For now, this is a big if. It is unclear as to what really is a happening in the US economy. Wall Street scaremongers have been predicting a faltering US economy throughout the Clinton presidency.

The real negative implications of any downturn in the US are not just in how it would affect our economy north and south; it is also in the need to recognise that when it comes to economic policy the Dublin government do not have a Plan B. For the past 20 years it has been the economic equivalent of route one football. Pick some winner areas, bring in the transnationals and export. Many of the indigenous Irish companies that have developed are selling services to international companies sited here. If there is a downturn internationally these companies will suffer also.

The narrow parameters within which the Dublin government is operating when it comes to economic policy were so apparent in the year just past. The inability of the coalition to effectively tackle inflation or currency issues is a prime example. In fact, Bertie Ahern and Charlie McCreevy spend the first half of 2000 denying there was even a problem with inflation. In December, the Dublin government, after years of ceding away control of economic policy mounted a late rearguard action to save domestic control of tax policies.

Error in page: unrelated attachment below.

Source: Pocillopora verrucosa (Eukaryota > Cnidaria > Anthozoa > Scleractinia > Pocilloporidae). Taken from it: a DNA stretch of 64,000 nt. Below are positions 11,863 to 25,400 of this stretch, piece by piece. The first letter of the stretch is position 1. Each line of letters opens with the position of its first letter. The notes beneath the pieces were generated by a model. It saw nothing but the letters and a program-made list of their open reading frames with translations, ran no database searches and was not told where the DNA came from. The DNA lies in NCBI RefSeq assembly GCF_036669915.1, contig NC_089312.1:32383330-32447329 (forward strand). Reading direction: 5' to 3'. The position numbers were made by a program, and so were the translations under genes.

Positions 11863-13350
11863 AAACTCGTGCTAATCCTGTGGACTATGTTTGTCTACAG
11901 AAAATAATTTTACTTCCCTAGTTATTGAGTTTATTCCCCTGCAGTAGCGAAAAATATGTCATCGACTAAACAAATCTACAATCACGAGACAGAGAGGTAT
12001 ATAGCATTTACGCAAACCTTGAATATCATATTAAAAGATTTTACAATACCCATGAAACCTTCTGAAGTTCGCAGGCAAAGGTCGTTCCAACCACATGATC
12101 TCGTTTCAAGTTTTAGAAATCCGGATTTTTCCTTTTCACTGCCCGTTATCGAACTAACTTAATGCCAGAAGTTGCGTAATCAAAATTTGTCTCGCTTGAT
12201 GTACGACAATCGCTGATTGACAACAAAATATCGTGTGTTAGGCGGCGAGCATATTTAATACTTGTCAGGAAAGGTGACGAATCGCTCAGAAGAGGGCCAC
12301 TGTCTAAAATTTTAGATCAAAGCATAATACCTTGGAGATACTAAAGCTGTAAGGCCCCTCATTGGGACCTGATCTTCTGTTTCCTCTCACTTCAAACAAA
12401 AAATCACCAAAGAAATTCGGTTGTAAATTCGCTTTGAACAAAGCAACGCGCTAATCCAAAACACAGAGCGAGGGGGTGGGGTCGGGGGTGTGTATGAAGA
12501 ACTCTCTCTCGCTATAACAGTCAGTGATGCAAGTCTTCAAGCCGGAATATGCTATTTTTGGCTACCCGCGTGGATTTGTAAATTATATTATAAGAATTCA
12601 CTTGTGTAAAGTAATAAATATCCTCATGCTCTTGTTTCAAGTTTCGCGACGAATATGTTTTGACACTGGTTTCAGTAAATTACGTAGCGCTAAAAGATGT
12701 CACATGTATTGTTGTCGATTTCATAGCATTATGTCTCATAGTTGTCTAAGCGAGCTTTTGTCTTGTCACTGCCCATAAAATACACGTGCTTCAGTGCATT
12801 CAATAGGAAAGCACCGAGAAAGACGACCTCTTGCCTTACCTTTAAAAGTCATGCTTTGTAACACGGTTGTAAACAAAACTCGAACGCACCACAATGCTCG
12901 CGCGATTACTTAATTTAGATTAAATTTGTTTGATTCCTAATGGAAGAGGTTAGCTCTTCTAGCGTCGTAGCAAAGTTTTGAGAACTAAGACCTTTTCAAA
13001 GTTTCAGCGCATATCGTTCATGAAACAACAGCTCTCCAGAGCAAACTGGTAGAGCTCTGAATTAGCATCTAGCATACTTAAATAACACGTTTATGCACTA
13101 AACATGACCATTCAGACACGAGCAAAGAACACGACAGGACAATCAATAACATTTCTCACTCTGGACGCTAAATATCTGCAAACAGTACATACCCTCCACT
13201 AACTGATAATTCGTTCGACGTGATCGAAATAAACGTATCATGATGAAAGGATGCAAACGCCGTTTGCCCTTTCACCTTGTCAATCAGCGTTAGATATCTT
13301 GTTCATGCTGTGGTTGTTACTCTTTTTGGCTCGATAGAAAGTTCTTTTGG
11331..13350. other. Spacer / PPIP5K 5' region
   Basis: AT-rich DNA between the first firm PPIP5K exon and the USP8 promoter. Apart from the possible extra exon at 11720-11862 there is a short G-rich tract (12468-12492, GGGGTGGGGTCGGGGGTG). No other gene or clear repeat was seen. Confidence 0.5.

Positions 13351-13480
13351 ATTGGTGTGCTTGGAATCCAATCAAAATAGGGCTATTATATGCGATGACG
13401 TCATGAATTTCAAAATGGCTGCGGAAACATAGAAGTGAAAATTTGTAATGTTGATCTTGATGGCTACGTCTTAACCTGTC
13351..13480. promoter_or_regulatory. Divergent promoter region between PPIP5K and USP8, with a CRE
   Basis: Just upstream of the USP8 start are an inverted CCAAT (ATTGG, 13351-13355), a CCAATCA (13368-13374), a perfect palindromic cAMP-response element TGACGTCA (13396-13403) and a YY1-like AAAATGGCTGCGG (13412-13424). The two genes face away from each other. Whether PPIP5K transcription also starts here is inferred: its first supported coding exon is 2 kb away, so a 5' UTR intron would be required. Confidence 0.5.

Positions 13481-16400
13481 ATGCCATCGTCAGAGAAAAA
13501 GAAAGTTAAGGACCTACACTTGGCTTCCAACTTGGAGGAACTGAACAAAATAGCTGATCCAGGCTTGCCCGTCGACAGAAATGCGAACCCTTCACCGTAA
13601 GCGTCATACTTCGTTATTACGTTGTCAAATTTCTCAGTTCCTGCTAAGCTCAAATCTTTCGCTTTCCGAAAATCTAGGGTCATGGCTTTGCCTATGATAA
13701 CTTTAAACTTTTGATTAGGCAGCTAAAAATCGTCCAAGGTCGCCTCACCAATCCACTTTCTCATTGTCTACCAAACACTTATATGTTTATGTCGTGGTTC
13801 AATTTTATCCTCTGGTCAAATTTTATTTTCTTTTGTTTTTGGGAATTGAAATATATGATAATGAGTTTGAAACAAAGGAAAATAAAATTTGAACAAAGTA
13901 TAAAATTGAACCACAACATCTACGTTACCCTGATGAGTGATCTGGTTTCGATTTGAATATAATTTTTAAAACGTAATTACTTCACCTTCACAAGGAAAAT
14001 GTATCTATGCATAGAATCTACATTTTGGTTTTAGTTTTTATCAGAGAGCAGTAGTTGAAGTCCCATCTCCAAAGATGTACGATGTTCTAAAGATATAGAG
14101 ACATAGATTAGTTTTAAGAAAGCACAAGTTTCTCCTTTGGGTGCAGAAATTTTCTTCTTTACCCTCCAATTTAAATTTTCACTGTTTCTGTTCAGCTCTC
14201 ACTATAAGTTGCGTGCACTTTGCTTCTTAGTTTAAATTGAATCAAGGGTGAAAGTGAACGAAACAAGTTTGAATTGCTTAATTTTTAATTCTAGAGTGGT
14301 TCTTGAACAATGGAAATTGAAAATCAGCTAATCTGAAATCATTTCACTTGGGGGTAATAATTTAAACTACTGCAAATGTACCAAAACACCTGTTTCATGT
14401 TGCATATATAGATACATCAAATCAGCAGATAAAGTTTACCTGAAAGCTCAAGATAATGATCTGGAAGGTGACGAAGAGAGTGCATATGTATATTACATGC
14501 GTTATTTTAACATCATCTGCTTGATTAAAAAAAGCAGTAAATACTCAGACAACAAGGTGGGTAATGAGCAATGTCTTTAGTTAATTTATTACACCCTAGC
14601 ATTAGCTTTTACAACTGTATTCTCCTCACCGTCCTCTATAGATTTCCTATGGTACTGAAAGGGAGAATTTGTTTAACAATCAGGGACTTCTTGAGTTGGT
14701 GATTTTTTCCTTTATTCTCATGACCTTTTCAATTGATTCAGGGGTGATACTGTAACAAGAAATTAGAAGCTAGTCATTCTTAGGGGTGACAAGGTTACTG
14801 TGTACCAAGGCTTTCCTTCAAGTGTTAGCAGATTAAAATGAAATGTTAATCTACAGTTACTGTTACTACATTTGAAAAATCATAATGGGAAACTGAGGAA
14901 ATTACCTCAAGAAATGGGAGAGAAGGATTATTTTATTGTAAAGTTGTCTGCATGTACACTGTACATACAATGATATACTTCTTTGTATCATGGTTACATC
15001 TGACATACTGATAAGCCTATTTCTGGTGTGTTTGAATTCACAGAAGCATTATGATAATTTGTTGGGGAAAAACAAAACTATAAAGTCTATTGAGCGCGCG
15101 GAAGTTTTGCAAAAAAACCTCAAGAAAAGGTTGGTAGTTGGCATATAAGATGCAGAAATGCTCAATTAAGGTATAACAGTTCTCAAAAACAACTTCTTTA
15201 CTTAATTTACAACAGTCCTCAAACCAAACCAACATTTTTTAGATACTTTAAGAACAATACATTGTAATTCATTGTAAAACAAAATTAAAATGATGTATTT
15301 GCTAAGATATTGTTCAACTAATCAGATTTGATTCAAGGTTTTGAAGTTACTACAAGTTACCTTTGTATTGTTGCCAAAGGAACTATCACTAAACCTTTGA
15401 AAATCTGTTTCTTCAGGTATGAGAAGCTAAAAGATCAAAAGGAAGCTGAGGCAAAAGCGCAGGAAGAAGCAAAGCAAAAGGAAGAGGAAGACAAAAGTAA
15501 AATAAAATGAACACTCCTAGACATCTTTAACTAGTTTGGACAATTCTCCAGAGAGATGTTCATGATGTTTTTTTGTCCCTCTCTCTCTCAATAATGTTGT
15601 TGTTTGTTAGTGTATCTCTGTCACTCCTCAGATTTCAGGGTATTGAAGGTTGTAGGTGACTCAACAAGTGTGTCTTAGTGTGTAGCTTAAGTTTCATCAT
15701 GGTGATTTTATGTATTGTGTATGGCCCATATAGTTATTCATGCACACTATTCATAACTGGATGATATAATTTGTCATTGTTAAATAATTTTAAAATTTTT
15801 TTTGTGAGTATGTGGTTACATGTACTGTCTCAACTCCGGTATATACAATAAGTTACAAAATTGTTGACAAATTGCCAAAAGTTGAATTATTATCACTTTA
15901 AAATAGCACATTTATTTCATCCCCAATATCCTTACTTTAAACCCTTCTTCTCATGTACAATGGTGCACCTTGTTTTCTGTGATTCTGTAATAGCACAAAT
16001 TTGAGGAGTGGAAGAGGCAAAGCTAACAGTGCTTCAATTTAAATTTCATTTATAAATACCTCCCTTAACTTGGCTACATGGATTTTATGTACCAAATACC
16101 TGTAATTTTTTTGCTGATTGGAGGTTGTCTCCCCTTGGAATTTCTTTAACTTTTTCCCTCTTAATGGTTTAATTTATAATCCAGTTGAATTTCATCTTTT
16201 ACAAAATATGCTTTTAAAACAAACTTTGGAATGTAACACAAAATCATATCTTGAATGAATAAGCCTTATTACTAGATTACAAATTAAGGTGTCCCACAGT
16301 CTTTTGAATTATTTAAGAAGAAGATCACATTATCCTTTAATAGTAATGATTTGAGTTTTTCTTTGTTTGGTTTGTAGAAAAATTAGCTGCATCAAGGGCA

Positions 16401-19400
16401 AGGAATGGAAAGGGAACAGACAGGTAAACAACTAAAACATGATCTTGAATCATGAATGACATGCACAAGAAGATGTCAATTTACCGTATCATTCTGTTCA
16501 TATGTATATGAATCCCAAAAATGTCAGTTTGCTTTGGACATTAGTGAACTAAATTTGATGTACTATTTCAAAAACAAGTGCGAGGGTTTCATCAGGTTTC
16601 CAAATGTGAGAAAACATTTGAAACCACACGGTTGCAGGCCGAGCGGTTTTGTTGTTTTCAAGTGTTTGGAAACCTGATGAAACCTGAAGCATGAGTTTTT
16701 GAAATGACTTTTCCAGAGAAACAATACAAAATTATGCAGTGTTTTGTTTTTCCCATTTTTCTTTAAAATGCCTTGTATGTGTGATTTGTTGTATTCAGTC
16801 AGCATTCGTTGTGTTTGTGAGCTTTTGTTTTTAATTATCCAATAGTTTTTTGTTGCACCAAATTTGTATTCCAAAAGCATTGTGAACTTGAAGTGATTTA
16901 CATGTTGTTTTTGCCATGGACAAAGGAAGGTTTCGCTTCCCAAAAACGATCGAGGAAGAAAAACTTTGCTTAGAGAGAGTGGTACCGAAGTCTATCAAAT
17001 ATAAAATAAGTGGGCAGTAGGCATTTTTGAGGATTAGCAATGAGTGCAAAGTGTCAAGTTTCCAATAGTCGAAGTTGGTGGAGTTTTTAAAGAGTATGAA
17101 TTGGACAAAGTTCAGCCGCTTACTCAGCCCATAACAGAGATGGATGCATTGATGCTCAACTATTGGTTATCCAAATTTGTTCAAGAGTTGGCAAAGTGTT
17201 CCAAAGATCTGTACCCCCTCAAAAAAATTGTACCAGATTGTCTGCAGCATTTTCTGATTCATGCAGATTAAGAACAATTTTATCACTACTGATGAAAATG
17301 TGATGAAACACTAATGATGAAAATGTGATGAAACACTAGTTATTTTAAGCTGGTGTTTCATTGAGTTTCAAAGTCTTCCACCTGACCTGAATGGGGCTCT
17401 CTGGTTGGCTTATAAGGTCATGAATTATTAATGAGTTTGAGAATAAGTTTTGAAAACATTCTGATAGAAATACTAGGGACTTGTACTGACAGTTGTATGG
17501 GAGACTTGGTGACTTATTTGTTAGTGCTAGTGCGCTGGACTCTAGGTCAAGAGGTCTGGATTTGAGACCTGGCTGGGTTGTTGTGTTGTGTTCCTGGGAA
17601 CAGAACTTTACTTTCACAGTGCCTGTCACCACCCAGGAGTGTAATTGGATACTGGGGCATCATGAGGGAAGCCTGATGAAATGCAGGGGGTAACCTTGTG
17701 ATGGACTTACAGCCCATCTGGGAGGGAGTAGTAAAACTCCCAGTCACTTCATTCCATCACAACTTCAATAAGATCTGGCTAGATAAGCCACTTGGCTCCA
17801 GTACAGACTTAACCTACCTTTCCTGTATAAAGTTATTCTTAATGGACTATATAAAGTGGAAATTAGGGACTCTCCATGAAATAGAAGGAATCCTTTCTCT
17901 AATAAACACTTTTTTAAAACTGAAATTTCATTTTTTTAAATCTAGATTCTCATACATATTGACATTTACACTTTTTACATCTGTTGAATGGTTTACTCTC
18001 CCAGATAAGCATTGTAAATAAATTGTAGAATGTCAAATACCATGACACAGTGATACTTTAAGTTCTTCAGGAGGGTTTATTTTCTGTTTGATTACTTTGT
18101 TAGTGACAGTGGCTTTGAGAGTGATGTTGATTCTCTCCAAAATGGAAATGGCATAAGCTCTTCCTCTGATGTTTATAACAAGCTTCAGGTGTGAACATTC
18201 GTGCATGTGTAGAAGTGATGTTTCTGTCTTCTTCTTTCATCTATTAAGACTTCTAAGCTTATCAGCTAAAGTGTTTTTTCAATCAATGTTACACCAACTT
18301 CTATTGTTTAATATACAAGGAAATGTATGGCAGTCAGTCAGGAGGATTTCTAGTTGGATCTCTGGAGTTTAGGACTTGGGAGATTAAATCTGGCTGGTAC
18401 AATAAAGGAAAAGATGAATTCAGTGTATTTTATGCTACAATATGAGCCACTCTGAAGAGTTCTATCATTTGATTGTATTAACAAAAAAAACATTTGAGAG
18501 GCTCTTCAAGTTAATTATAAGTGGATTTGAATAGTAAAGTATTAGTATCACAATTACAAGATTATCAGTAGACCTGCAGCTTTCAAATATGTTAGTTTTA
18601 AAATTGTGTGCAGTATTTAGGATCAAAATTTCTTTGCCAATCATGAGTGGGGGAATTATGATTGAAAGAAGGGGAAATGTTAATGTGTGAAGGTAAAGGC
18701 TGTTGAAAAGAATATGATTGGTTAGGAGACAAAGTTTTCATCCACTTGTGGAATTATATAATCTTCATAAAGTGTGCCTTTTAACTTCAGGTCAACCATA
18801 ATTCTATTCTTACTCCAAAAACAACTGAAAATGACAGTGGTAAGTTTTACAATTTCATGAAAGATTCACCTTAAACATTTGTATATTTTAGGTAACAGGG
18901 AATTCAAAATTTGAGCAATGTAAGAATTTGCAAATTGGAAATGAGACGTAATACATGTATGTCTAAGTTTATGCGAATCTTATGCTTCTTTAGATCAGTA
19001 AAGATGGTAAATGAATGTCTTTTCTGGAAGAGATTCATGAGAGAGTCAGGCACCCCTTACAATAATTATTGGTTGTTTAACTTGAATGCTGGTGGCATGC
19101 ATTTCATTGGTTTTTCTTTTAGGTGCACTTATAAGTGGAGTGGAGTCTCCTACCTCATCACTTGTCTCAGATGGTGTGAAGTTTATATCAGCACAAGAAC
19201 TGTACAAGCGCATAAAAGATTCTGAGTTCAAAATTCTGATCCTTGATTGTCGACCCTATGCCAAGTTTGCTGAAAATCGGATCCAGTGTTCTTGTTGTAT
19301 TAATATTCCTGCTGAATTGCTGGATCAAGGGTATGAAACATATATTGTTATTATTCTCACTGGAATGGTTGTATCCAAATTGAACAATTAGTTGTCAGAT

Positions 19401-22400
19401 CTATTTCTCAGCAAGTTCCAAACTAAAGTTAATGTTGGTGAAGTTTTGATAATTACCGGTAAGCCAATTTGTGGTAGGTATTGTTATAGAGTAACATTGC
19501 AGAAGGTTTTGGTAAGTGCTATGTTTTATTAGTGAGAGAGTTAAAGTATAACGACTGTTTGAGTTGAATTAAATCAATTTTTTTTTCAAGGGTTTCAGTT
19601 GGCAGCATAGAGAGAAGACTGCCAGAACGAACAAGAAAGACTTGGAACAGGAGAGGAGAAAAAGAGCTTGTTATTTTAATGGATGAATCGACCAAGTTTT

Now in 2001, they will try and sell us the Nice Treaty in a referendum and it will be just one of the things that will create a feeling of De Ja Vous in the coming year.

For example, last January we saw the takeover of Esat by British Telecom. Now this year is set to start with Eircom selling their mobile phone subsidiary Eircell to British Vodfone company.

In February, the social partners agreed the terms of the Partnership for Prosperity and Fairness. (PPF). The paper was barely dry and the agreement was in trouble. Though the PPF was shored up in December and it will still cause dissent in 2001.

Globalisation protestors were present throughout 2000 in Davos, Washington, London, Melbourne, Prague and Nice. This year the globalisation campaigns will be still be worth watching.

On the domestic front, the two tribunals will no doubt trundle on with the public wondering when will anyone go to jail, directly to jail. Do not pass go. Do not collect £200.


10 resolutions for the Dublin government



1 Start a real campaign for the shutdown of not just Sellafield with its Thorp and MOX fuel reprocessing plants but the entire British nuclear industry

2 Name the Ansbacher account holders and make clear what punishments they will face. This is the year to name, shame and jail them

3 Pay proper childcare costs to all families, not just tax breaks for the high income earners